Dead and more coming!

Discussion in 'Emergencies / Diseases / Injuries and Cures' started by shelby528, Nov 6, 2009.

  1. shelby528

    shelby528 Chillin' With My Peeps

    Aug 5, 2009
    I currently have approx 50 one month old leghorns and meat birds (lost count after so many deaths; I've had about 30 die). For roughly two weeks now, I have been finding dead chickens when i go to feed them in the morning. My coop is big enough for all of my birds and I have my older birds seperated from my younger birds. Both leghorns and meat birds are dying. The meat birds have their butts chewed right out of them and holes all over there bodies. At first they started picking out their tail feathers and I would seperate the injured ones but now they are making huge holes in eachother and I can NOT figure out why. Can anyone help me?!?!?

    They are being fed medicated baby food
    There kept warm
    They have plenty of water
    and plenty of space.
  2. silkiechicken

    silkiechicken Staff PhD Premium Member

    Having their bottoms chewed out says rats are getting the babies to me. Often birds are oblivious of rodents as chicks, and can eat them on the spot! Or eat toes off of birds that are in wire floor pens. I would also check to make sure they are getting enough protein. Furthermore, often meat birds and leghorns don't mix the best due to their activity level.
  3. shelby528

    shelby528 Chillin' With My Peeps

    Aug 5, 2009
    See I thought the same thing but I noticed some of my other birds have blood on their heads and backs and I've seen them peck at eachothers bums. I am completely stumped and frustrated!
  4. ruth

    ruth Life is a Journey

    Jul 8, 2007
    Woodville, MS
    It's cannibalism - they are eating one another alive and it will be very difficult to get them to stop. Chickens are omnivores, meaning also meat eaters. Now that they have tasted fresh meat and blood they will want more.

    How large is the coop and run and how many birds started out in there? It looks like you might have had around 80 and are now down to 50. Unless the run is really large and there is plenty for them to dig in and forage for - you will probably have to supplement with something. Either some time out freeranging or toss sunflower seeds, cat food and feed on the ground and cover with leaves or straw - something for them to do. It's my opinion that cannibalism is from boredom, overcrowding and/or protein deficiency. Take a look at all three possibilities and see what changes you can make.

    Freeranging produces the best results once cannibalism has started. They are so busy running around and digging into and eating everything, they forget about eating one another and by the time they return to the coop at night, they are tired.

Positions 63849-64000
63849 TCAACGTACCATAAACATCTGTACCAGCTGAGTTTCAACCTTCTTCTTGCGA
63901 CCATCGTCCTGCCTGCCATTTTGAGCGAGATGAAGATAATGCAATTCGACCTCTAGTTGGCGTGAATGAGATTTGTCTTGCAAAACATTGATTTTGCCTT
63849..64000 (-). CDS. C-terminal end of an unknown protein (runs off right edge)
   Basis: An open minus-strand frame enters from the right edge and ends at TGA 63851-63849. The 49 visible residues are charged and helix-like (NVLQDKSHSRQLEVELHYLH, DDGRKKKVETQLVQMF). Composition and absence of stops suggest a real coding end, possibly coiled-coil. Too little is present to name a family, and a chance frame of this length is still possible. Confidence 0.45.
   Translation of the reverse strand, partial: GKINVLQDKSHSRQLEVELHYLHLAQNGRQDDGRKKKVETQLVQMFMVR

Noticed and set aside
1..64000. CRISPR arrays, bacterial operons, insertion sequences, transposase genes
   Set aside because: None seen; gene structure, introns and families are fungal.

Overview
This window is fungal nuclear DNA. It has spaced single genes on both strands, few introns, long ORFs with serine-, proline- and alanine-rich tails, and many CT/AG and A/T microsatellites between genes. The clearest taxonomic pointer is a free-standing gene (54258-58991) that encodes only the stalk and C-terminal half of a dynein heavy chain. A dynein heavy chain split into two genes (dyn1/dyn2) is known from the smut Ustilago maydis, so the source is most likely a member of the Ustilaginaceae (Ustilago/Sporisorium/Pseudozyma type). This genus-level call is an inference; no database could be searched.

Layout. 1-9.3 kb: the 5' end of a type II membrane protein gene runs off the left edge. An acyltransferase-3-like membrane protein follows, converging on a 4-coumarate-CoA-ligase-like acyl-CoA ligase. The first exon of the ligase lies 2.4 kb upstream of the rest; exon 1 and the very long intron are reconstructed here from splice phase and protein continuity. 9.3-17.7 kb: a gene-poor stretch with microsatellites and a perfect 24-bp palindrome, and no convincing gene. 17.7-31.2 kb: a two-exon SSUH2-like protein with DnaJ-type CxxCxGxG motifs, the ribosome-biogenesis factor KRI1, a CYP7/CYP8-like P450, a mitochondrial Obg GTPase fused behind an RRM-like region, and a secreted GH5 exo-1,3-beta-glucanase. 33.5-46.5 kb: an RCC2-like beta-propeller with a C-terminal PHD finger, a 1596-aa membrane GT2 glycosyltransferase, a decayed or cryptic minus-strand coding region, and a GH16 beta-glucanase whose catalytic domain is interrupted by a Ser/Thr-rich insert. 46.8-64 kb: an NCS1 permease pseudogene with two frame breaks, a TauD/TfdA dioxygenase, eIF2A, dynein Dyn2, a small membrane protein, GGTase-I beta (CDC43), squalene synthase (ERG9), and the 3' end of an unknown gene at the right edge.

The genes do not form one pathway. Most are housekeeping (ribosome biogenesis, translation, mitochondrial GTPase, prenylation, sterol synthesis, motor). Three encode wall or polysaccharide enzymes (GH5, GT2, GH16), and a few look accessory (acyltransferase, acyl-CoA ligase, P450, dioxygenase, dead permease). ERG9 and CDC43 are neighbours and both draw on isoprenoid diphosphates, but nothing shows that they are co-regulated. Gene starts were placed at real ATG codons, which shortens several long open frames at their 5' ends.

5. mypicklebird

    mypicklebird Chillin' With My Peeps

    Aug 8, 2008
    Sonoma Co, CA
    I see two possibilities here 1) something is killing them 2) they are killing each other.
    1) Predators: Can anything get to them? If rats or anything smallish (larger predators would likely take the chicks away and/or kill more than just a few) can get to them- you need to predator proof your set up. Cover/close holes ect. Going out in the middle of the night and turn on a flashlight may also tell you what is sneaking in. Rat sign (poops, foot prints in the dust ect) can often be found if you look, if that is the problem. 4 weeks old is pretty young for cannibalism, which is the other possibility.

    2) Cannibalism: usually when there is overcrowding, boredom, or inappropriate diet (usually protein deficiency). Or a combination of them. 4 weeks old is young for cannibalism, but is not out of the question. The meat birds grow very fast, and have a high protein need. Standard medicated chick start is probably not sufficient for them. I would get them (the meaties) some broiler food. You will need to feed and keep the leghorns separate from the meaties. Are there lights on 24/7 in their brooder? If the lights are out at night, they should be sleeping- and not likely to eat each other. Space and boredom- how big is the area for 50 birds? You can tell if they are eating each other by watching them for a few hours. Keeping in mind that meat birds will often die on their own because of their growth rate can outpace their heart's ability, and a bunch of birds tramping around will smash a fallen comrade and peck at it. You should not see chicks pecking out each other's vents. If you see anyone actually doing this, remove/cull the perps- it is hard to untrain them once they start, and it is a *really* bad habit to have- and they can teach each other this bad habit.

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